As radiological appearances are commonly non-diagnostic and imaging studies are not fully reliable for differentiating spinal TB from other infections or neoplasm, bacteriologic and/or histologic confirmation must be obtained.24 Microbiological diagnosis is virtually impossible without aspiration of pus or some form of tissue sampling, as few patients have concomitant renal or pulmonary disease yielding diagnostic urine or sputum. However, collection of a spinal or paraspinal specimen is not absolutely necessary if pulmonary or lymph node TB is present or if extraskeletal sites can be sampled. The diagnosis in our first patient was made by histology and AFB smear of the vertebral body lesion biopsy and culture of bronchial washings growing M. tuberculosis. Fine needle aspiration of vertebrae for cytologic, histologic and bacteriologic studies has been recommended. Fine needle aspiration biopsy as a diagnostic tool is accurate, safe, and cost effective because the procedure does not require hospitalization. Fine needle aspiration biopsy done under CT-guidance was successful in diagnosing spinal tuberculosis in 34 out of 38 patients; in the remaining four patients with a previous history of anti-tubercular treatment, acid-fast bacilli could not be isolated.25 Histologic studies were confirmatory of TB in 59–76% of the cases.5,26
Although TB of the spine is an ancient disease, treatment of this disease has undergone major changes since 1950. Treatment of spinal TB with anti-tuberculosis medication is effective in about 90% of the cases. In some cases treatment may be combined with surgery.26,27 Skeletal TB is treated for 12 months (INH, rifampin and pyrazinamide for 2 months followed by INH and rifampin for 10 more months). There is substantial impact of patient compliance on treatment success; directly observed therapy (DOT) is recommended. Surgery, which was once the mainstay treatment for spinal TB, is required less frequently, even in patients with cord compression. Chemotherapy alone has also been reported as a successful treatment modality.28
Excellent results with treatment of TB spine can be achieved if early diagnosis is made. Increasing back pain should suggest plain radiography of the spine, and perhaps followed by MRI. Our patients present with persistent back pain. Spinal radiographic findings were misinterpreted as compression fractures. The diagnosis of TB spine was delayed. Though spinal TB is uncommon in this country, sporadic cases do occur. Differentiating TB of the spine from osteoporotic compression fractures of the spine, especially in postmenopausal white women, and from spinal cord involvement in malignancies is important. Timely treatment of spinal TB can avoid extensive investigations, treatment delays and adverse long-term outcomes, including compression fractures with neurological deficits. Treatment of compression fractures in spinal TB with functional deficits is similar to compression fractures of the spine due to any other cause, requiring long-term rehabilitation of the patient. In patients with spinal TB pain can be severe. Various measures to alleviate pain during rehabilitation include appropriate spinal bracing, miacalcin (may benefit due to its analgesic effect) and narcotic analgesics.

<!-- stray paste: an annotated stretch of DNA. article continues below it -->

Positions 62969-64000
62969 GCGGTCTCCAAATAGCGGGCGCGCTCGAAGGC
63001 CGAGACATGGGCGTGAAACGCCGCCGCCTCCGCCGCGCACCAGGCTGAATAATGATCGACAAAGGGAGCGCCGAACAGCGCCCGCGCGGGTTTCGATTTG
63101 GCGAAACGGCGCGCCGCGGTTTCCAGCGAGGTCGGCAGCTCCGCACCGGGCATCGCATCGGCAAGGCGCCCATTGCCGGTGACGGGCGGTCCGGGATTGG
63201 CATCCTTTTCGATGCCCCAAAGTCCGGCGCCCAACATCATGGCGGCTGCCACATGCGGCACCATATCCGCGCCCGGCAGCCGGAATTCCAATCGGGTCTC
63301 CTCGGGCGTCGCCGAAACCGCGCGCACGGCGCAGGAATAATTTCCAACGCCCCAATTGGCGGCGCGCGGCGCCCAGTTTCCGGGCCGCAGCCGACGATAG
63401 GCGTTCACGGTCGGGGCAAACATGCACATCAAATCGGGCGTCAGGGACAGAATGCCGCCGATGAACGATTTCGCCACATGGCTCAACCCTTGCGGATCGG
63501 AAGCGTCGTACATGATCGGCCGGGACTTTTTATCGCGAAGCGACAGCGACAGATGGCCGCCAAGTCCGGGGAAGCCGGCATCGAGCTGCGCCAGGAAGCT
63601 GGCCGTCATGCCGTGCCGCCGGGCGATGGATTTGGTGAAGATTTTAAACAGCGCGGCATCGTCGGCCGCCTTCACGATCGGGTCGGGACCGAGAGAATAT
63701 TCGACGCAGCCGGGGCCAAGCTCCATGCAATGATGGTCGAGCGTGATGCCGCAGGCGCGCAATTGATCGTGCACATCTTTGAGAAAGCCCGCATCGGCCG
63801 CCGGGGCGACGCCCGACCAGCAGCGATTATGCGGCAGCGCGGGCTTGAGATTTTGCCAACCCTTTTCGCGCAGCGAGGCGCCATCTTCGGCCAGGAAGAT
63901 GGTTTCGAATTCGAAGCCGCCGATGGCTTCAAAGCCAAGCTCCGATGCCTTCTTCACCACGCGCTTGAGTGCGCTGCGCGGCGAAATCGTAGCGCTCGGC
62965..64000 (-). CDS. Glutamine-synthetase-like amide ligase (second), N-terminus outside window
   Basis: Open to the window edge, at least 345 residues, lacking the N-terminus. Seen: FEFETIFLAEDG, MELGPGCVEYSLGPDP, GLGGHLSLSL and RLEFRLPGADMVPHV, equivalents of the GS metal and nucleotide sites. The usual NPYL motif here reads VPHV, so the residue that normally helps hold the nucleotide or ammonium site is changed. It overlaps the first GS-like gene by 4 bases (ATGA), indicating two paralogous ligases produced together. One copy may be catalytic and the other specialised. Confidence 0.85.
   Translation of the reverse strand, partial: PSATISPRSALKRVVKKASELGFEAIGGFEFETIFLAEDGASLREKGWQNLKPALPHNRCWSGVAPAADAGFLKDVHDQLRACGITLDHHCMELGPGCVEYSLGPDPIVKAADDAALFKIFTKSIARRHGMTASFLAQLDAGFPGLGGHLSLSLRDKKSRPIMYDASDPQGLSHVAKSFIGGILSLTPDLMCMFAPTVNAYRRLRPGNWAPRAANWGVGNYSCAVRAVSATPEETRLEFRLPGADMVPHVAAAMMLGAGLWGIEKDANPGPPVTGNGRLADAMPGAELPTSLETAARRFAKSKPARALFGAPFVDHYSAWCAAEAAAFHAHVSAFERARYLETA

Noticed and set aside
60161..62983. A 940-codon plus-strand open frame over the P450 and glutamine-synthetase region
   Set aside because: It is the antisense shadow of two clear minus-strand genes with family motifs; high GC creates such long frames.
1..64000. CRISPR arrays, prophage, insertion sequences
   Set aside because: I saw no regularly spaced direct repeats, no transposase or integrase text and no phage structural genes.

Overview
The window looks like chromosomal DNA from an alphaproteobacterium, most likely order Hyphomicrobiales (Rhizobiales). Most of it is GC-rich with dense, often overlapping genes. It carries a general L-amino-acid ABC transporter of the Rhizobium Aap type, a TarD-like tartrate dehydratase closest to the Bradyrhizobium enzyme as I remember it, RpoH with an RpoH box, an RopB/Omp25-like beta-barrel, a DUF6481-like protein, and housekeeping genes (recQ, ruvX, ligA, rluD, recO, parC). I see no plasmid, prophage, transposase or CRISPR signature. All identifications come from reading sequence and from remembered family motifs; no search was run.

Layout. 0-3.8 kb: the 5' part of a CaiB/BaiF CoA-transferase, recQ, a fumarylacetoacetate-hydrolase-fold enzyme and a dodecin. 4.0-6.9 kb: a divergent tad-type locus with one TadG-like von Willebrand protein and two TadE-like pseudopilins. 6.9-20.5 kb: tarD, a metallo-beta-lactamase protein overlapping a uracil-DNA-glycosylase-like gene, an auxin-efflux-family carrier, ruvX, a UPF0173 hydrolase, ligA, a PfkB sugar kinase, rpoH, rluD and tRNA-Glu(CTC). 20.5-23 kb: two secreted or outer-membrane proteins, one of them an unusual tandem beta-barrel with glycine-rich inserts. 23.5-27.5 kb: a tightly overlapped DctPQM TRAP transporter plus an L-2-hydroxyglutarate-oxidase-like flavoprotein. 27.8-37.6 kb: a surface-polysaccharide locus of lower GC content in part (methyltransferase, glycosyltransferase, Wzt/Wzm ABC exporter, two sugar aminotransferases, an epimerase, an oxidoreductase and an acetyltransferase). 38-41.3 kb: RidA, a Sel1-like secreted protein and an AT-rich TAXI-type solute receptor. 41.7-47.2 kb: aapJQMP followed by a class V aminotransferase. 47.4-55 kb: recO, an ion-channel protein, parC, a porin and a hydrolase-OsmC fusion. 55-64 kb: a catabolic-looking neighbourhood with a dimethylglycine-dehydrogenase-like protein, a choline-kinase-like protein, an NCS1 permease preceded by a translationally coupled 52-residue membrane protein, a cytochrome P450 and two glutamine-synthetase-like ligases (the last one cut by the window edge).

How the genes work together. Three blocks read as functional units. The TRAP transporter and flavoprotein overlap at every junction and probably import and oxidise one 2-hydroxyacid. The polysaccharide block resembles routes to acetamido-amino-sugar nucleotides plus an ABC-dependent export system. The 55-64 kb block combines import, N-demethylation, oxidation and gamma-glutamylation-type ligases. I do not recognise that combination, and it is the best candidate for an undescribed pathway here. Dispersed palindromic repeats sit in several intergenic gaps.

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Dr Watanakunakorn unfortunately died after preparation of this manuscript. Dr Watanakunakorn was the first infectious disease specialist practicing in Youngstown and was also involved in teaching and hospital epidemiology at St Elizabeth Health Center. He had a reputation as an extremely well respected, knowledgeable and compassionate physician within the community. He trained in Bangkok, Thailand and at the University of Cincinnati. He was Professor of Internal Medicine at North Eastern Ohio Universities College of Medicine and was the recipient of several awards including the Distinguished International Physician Award of the American College of International Physicians. He was a highly respected and distinguished clinician who will be sadly missed.
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Cite this article
Dass, B., Puet, T. & Watanakunakorn, C. Tuberculosis of the spine (Pott's disease) presenting as ‘compression fractures’. Spinal Cord 40, 604–608 (2002). https://doi.org/10.1038/sj.sc.3101365
- Pott's disease
- tuberculosis of spine
- compression fracture